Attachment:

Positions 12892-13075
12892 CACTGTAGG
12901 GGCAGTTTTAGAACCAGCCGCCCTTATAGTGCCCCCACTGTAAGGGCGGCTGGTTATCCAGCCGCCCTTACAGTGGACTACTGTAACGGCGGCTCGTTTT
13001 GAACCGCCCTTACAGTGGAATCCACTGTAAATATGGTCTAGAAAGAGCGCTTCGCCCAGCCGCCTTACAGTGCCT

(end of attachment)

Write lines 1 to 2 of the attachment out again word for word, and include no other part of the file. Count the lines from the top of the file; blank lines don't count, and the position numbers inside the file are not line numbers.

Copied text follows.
Positions 12892-13075
12892 CACTGTAGG